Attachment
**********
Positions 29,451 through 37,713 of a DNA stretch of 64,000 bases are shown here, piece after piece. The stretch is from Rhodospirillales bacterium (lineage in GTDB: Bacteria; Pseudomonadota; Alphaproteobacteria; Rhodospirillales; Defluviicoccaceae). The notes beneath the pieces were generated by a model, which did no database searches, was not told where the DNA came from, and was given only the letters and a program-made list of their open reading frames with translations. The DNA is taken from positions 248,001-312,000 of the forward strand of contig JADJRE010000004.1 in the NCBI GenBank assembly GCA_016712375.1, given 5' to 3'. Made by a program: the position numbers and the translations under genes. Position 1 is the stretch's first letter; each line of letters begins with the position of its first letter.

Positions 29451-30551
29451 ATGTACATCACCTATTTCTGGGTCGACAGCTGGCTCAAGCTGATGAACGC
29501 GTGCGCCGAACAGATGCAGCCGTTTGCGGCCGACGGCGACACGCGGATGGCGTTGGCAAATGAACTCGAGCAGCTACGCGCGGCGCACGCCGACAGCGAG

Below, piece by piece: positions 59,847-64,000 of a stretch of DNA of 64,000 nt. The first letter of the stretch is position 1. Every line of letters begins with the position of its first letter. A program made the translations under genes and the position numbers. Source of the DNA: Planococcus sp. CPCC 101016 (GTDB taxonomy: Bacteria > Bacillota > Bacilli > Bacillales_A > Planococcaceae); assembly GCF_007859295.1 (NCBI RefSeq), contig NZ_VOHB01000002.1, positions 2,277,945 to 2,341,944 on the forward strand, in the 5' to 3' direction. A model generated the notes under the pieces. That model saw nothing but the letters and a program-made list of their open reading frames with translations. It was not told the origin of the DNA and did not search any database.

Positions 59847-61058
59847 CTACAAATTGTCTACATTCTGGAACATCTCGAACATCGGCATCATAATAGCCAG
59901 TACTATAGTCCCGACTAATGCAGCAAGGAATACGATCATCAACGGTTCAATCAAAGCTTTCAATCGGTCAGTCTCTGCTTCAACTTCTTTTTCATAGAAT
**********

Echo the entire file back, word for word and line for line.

Positions 29,451 through 37,713 of a DNA stretch of 64,000 bases are shown here, piece after piece. The stretch is from Rhodospirillales bacterium (lineage in GTDB: Bacteria; Pseudomonadota; Alphaproteobacteria; Rhodospirillales; Defluviicoccaceae). The notes beneath the pieces were generated by a model, which did no database searches, was not told where the DNA came from, and was given only the letters and a program-made list of their open reading frames with translations. The DNA is taken from positions 248,001-312,000 of the forward strand of contig JADJRE010000004.1 in the NCBI GenBank assembly GCA_016712375.1, given 5' to 3'. Made by a program: the position numbers and the translations under genes. Position 1 is the stretch's first letter; each line of letters begins with the position of its first letter.

Positions 29451-30551
29451 ATGTACATCACCTATTTCTGGGTCGACAGCTGGCTCAAGCTGATGAACGC
29501 GTGCGCCGAACAGATGCAGCCGTTTGCGGCCGACGGCGACACGCGGATGGCGTTGGCAAATGAACTCGAGCAGCTACGCGCGGCGCACGCCGACAGCGAG

Below, piece by piece: positions 59,847-64,000 of a stretch of DNA of 64,000 nt. The first letter of the stretch is position 1. Every line of letters begins with the position of its first letter. A program made the translations under genes and the position numbers. Source of the DNA: Planococcus sp. CPCC 101016 (GTDB taxonomy: Bacteria > Bacillota > Bacilli > Bacillales_A > Planococcaceae); assembly GCF_007859295.1 (NCBI RefSeq), contig NZ_VOHB01000002.1, positions 2,277,945 to 2,341,944 on the forward strand, in the 5' to 3' direction. A model generated the notes under the pieces. That model saw nothing but the letters and a program-made list of their open reading frames with translations. It was not told the origin of the DNA and did not search any database.

Positions 59847-61058
59847 CTACAAATTGTCTACATTCTGGAACATCTCGAACATCGGCATCATAATAGCCAG
59901 TACTATAGTCCCGACTAATGCAGCAAGGAATACGATCATCAACGGTTCAATCAAAGCTTTCAATCGGTCAGTCTCTGCTTCAACTTCTTTTTCATAGAAT